It joins Hadrian’s Wall, the Pyramids and the Great Wall of China on a list of important global sites. The decision to award World Heritage Site status was made by a committee of the UN cultural body UNESCO, meeting in Quebec City in Canada.
The Wall – built around AD 142 – spans central Scotland from Bo’ness on the Forth to Old Kilpatrick on the Clyde.
“Gaining World Heritage Site status is a major achievement – and focuses international attention on our area,” said Bo’ness Councillor Adrian Mahoney, Falkirk Council’s Convener of Environment and Heritage.
“There’s no doubt the recognition by UNESCO’s World Heritage Committee will attract more tourists to the area, keen to find out more about our Roman history which can only help our local economy, particularly hotels, restaurants and tourist facilities. We only have to look at northern England and see how Hadrian’s Wall has helped to boost the profile and fortunes of that area. Hopefully, the Antonine Wall will do the same for central Scotland.”
The Wall was built by the Emperor Antoninus Pius to hold back Caledonian tribes from invading southern Scotland, then under Roman rule. Unlike the stone-built Hadrian’s Wall, the Antonine Wall consisted of a rampart of soil, faced with turf, resting on a stone foundation. It stood 12 feet high, and was protected on the north side by a wide, deep V-shaped ditch. It was abandoned around AD 160, when the Romans retreated to Hadrian’s Wall.
Today, many parts of the Antonine Wall lie under towns and settlements, built long after the Romans departed Scotland. However, evidence of the wall’s ramparts and buildings can still be found.
Councillor Mahoney said: “The Falkirk area is fortunate in having a number of highly visible parts of the Antonine Wall. As well as the remains of a fortlet at Kinneil, Bo’ness, and a fort at Roughcastle, near Bonnybridge, the wall can also be seen at Polmont Woods; Watling Lodge, Tamfourhill (near the Falkirk Wheel), Callendar Park in Falkirk; and Seabegs Woods, near Bonnybridge. We also have free exhibitions on the Romans in our museums, Callendar House, Falkirk, and Kinneil in Bo’ness.
“Of course, it’s also important that we work with partners to preserve and look after the parts of the Antonine Wall which remain. Over hundreds of years parts of the wall have disappeared. It’s now our responsibility to look after this very important structure and preserve this important piece of world history for future generations. After all, this isn’t just any Roman artefact – it’s a World Heritage Site . . . and we’re delighted to have that status.”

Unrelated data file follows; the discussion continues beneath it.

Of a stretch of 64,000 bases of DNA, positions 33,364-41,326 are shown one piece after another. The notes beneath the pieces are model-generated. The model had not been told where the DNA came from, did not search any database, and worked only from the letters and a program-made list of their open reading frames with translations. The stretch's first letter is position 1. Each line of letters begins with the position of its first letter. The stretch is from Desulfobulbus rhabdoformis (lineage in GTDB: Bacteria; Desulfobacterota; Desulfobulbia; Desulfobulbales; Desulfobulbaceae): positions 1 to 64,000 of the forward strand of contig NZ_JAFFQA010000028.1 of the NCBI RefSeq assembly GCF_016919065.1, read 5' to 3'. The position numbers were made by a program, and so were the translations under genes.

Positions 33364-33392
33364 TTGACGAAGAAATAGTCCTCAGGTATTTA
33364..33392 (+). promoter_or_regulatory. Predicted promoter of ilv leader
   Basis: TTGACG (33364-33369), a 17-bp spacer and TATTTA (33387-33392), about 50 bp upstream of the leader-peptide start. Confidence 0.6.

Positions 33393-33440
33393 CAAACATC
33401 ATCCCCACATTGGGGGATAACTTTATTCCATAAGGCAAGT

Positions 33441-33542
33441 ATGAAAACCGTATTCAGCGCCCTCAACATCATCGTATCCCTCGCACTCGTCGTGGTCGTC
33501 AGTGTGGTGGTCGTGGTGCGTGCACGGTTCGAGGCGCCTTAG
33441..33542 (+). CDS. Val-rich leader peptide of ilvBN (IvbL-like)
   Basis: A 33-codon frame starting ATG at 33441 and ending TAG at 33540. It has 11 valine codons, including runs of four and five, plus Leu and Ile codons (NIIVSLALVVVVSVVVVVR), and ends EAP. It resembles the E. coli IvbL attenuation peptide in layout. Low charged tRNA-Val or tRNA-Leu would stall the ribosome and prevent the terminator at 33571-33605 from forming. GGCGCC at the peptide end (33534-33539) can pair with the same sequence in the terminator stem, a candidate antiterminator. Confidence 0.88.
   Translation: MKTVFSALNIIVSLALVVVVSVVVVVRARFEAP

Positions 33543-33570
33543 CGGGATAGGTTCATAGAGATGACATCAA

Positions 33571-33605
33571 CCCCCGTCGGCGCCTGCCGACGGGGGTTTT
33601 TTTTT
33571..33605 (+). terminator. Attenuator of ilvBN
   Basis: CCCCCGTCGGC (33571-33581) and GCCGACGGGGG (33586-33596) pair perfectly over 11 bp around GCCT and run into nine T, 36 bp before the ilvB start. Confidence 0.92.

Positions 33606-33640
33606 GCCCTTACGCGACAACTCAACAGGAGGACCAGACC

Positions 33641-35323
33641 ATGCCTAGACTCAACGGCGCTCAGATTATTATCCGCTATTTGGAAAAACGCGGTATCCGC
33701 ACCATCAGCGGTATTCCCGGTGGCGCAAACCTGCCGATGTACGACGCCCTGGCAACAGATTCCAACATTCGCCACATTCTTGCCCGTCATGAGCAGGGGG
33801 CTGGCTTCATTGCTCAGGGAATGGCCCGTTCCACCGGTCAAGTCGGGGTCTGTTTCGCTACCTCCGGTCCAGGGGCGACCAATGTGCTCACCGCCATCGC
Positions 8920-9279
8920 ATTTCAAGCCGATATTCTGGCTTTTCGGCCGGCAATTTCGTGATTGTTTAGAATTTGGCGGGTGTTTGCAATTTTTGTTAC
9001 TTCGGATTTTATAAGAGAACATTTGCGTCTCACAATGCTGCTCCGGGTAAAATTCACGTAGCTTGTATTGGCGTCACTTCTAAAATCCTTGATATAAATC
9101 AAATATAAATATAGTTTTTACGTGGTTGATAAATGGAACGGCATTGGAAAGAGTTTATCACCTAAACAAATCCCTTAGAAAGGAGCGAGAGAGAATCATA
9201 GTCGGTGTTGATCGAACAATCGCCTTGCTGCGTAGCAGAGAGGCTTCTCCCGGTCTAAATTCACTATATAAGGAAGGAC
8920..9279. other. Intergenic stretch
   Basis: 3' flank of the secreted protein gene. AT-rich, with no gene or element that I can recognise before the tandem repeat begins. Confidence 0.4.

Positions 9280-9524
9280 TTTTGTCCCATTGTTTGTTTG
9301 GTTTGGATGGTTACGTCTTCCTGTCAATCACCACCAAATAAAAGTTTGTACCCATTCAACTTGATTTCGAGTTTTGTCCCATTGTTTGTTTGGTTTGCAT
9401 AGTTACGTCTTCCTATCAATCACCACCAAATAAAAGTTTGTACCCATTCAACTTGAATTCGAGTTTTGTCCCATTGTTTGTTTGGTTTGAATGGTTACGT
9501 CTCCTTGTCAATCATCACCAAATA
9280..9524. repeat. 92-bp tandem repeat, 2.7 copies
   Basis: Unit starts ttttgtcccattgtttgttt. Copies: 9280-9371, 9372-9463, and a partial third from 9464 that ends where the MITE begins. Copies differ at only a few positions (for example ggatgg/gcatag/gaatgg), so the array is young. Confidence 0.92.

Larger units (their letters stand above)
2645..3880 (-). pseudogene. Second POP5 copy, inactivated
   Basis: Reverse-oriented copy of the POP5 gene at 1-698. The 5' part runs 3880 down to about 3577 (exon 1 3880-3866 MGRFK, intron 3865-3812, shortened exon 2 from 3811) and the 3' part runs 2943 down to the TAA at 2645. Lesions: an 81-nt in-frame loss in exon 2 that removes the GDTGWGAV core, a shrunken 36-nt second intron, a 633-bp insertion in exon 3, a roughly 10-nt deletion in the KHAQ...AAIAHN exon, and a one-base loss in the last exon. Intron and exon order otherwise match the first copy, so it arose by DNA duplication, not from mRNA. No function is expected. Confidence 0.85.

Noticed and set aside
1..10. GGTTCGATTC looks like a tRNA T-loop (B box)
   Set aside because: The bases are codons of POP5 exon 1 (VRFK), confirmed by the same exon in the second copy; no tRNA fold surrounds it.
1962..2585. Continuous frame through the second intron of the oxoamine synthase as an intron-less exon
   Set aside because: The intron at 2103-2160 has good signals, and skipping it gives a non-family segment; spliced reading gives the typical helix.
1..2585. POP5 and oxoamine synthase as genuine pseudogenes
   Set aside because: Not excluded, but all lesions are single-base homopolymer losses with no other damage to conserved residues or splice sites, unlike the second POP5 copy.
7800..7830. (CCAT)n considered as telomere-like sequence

- Falkirk Council has published a free guide to walks along the Wall and has also set up web pages to help people find out more about the Roman frontier in central Scotland http://www.falkirk.gov.uk/antoninewall
Speaking at the UNESCO committee meeting in Canada, Dr. David Breeze – who led the Historic Scotland team leading the bid said: “I should like to thank the World Heritage Committee for extending the trans-national Frontiers of the Roman Empire World Heritage Site by the inscription of the Antonine Wall in Scotland. We would like to recognise and thank the State Party of Germany for their support and collaboration in developing the Frontiers of the Roman Empire World Heritage Site. We are also particularly grateful to the Scottish Government and the 5 local authorities along the line of the Antonine Wall – Falkirk, Glasgow, North Lanarkshire, East and West Dunbartonshire – for their active support in bringing this nomination to fruition.
“This current extension of the Frontiers of the Roman Empire World Heritage Site will give great encouragement to other countries in Europe, North Africa and the Middle East which contain elements of Roman frontiers and who are interested in joining this significant multi-national project. The idea of creating trans-national World Heritage Sites is an excellent way of aiding international understanding and co-operation, of celebrating our shared common heritage and developing linked protection and management frameworks. Although frontiers usually divide, this particular frontier seeks to break down barriers.”
(Pictured above: A member of the Antonine Guard re-enactment group on the Wall. Pupils from Kinneil Primary School in Bo’ness, with members of the Antonine Guard at Kinneil Estate. Pictures by FALKIRK COUNCIL.)